Unemployment Insurance:

More Guidance and Evaluation of Worker-Profiling Initiative Could Help Improve State Efforts

GAO-07-680: Published: Jun 14, 2007. Publicly Released: Jun 14, 2007.

Additional Materials:

Contact:

Kay E. Brown
(202) 512-7003
contact@gao.gov

 

Office of Public Affairs
(202) 512-4800
youngc1@gao.gov

Changes to the U.S. economy have led to longer-term unemployment. Many unemployed workers receive Unemployment Insurance (UI), which provided about $30 billion in benefits in 2006. In 1993, Congress established requirements--now known as the Worker Profiling and Reemployment Services (WPRS) initiative--for state UI agencies to identify claimants who are most likely to exhaust their benefits, and then refer such claimants to reemployment services. To assess the implementation and effect of the initiative, GAO examined (1) how states identify claimants who are most likely to exhaust benefits, (2) to what extent states provide reemployment services as recommended by the Department of Labor (Labor), and (3) what is known about the effectiveness of the initiative in accelerating reemployment. To answer these questions, we used a combination of national data; review of seven states, including visits to local service providers in four states; and existing studies and interviews with Labor and subject matter experts.

Forty-five of the 53 states and territories use statistical models that facilitate the ranking of claimants by their likelihood to exhaust benefits, while 7 states use more limited screening tools that do not facilitate a ranking. Florida delegates the selection of profiling tools to local areas in the state. Factors used to determine the probability of exhaustion include a claimant's education, occupation, and job tenure. Many states have not regularly maintained their models, and as a result, the models in some states may not be accurately identifying claimants who are likely to exhaust benefits. Although Labor data provide a limited picture of states' implementation of the worker-profiling initiative, 6 of the 7 states we studied did not provide the in-depth approach to services as recommended by Labor. Overall, an average of 15 percent of profiled UI claimants were referred to reemployment services, and 11 percent completed these services between 2002 and 2006. Six of the 7 states we contacted referred claimants to services, held them accountable for attending the services, and provided an orientation. However, only 1 of the 7 states provided individualized needs assessments, and developed service plans, as recommended. Little is known about the effectiveness of the worker-profiling initiative as it is currently operating. Although studies using data from the 1990s generally indicated that claimants who were referred to services had reduced reliance on UI, there are no more up-to-date studies. Further, some of the program data collected by Labor are not reliable, and the data are not being used by Labor or states to evaluate the initiative.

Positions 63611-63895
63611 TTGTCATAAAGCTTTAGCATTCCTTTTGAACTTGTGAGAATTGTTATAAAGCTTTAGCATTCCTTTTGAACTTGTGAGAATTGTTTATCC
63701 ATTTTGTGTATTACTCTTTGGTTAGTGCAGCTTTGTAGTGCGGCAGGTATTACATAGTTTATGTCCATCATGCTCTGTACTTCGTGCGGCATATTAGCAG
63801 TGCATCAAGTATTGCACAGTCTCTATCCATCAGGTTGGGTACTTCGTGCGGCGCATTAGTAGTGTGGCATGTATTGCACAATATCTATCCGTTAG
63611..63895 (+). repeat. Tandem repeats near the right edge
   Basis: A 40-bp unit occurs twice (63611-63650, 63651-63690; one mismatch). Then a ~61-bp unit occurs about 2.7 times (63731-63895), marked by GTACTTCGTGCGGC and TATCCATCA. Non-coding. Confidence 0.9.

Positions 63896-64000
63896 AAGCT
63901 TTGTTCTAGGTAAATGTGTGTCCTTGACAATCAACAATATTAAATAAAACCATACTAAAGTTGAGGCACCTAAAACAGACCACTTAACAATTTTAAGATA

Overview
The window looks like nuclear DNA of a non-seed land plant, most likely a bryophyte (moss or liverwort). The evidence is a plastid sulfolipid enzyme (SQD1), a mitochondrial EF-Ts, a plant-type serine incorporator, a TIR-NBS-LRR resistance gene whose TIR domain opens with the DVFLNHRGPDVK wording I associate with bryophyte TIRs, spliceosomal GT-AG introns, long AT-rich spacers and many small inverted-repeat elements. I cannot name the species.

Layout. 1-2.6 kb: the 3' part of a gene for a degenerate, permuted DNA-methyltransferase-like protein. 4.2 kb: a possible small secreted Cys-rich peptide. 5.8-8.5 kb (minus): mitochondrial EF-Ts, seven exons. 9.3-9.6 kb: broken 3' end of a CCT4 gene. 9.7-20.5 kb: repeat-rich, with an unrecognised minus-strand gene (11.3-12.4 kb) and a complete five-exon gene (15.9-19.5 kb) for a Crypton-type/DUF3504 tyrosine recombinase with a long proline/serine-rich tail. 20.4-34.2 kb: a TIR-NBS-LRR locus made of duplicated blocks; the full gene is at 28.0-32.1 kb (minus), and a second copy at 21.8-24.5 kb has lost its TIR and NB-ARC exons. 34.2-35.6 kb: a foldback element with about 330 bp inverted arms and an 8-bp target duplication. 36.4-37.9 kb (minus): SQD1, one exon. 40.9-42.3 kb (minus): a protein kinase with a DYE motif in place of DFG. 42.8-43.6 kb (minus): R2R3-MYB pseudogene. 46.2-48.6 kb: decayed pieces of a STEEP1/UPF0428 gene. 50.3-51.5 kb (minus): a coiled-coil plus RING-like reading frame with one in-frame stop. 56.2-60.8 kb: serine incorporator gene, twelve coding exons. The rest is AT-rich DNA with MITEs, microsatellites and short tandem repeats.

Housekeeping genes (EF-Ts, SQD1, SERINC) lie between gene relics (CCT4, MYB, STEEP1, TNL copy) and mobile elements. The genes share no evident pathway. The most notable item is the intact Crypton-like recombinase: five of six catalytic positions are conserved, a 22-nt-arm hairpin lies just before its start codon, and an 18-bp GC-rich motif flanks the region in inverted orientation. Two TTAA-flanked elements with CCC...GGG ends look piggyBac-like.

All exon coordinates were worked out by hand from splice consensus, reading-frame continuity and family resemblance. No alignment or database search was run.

Status Legend:

More Info
  • Review Pending-GAO has not yet assessed implementation status.
  • Open-Actions to satisfy the intent of the recommendation have not been taken or are being planned, or actions that partially satisfy the intent of the recommendation have been taken.
  • Closed-implemented-Actions that satisfy the intent of the recommendation have been taken.
  • Closed-not implemented-While the intent of the recommendation has not been satisfied, time or circumstances have rendered the recommendation invalid.
    • Review Pending
    • Open
    • Closed - implemented
    • Closed - not implemented

    Recommendations for Executive Action

    Recommendation: To better ensure that claimants who need and could benefit from reemployment services are referred, and to ensure that resources are not unnecessarily expended on claimants not needing them, the Secretary of Labor should encourage states to adhere to Labor's vision for in-depth reemployment services, such as conducting individualized needs assessments and developing individual service plans, or issue updated guidance if this original vision would be too burdensome for the states.

    Agency Affected: Department of Labor

    Status: Closed - Implemented

    Comments: The Department of Labor has held conferences, hosted webinars, provided technical assistance, and developed a virtual community of practice in order to encourage states to adhere to Labor's vision for in-depth re-employment services. According to Labor, the Employment Training Administration (ETA) has held a national re-employment conference, six regional re-employment conferences, and a re-employment summit. During the summit, Labor rolled out a new vision for re-employing unemployment insurance claimants and reports that the Department has since provided funding to pilot the use of worker profile data to support decisions about service delivery and inform customer career decisions. Labor reports that the Department has plans in place to evaluate these pilots. According to Labor, ETA has hosted webinars to describe best practices for targeting re-employment services to claimants and best practices in providing those re-employment services. Labor also states that ETA provides technical assistance to support states' implementation of the American Recovery and Reinvestment Act Re-employment Services programs, works with the National Association of State Workforce Agencies to obtain information from states about re-employment service delivery models and best practices, and has issued training employment guidance. ETA has developed a virtual re-employment community of practice which promotes peer to peer learning, knowledge sharing, and ongoing technical assistance focused on re-employment services. According to Labor, this site serves as a space for state and local decision makers to share experiences through opportunities such as a blog post that speaks directly to Labor's vision for individual needs assessment.